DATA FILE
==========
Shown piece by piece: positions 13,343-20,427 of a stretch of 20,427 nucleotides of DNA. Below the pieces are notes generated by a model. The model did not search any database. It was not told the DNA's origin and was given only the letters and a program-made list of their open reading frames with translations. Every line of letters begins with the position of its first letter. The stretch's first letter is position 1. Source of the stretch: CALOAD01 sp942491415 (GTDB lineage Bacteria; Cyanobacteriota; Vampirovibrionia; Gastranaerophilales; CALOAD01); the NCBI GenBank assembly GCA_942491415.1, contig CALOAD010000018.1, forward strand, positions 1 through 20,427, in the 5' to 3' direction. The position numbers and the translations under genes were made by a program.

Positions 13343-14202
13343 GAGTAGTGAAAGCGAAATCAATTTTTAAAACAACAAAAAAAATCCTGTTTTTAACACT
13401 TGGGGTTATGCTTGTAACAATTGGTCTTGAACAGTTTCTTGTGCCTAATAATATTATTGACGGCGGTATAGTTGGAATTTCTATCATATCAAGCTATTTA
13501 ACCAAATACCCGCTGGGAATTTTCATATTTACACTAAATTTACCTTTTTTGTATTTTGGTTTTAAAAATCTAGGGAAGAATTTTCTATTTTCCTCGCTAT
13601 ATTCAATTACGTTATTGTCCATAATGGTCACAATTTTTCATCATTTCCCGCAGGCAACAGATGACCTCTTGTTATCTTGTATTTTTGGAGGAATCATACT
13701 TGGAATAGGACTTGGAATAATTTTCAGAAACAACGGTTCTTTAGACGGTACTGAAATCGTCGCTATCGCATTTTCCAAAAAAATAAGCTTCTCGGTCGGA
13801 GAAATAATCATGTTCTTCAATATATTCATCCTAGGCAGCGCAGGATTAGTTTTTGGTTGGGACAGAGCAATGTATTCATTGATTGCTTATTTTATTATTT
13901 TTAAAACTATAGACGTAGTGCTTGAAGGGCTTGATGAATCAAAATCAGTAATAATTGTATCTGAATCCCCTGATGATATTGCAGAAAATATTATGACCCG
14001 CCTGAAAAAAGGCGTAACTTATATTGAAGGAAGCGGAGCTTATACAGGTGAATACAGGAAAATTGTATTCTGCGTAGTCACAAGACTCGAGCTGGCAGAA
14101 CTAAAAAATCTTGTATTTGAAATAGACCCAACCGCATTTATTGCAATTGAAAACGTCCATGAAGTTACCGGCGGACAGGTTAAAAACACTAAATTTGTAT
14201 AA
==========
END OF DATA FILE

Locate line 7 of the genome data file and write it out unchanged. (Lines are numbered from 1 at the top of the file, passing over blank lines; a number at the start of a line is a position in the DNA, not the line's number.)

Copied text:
13701 TGGAATAGGACTTGGAATAATTTTCAGAAACAACGGTTCTTTAGACGGTACTGAAATCGTCGCTATCGCATTTTCCAAAAAAATAAGCTTCTCGGTCGGA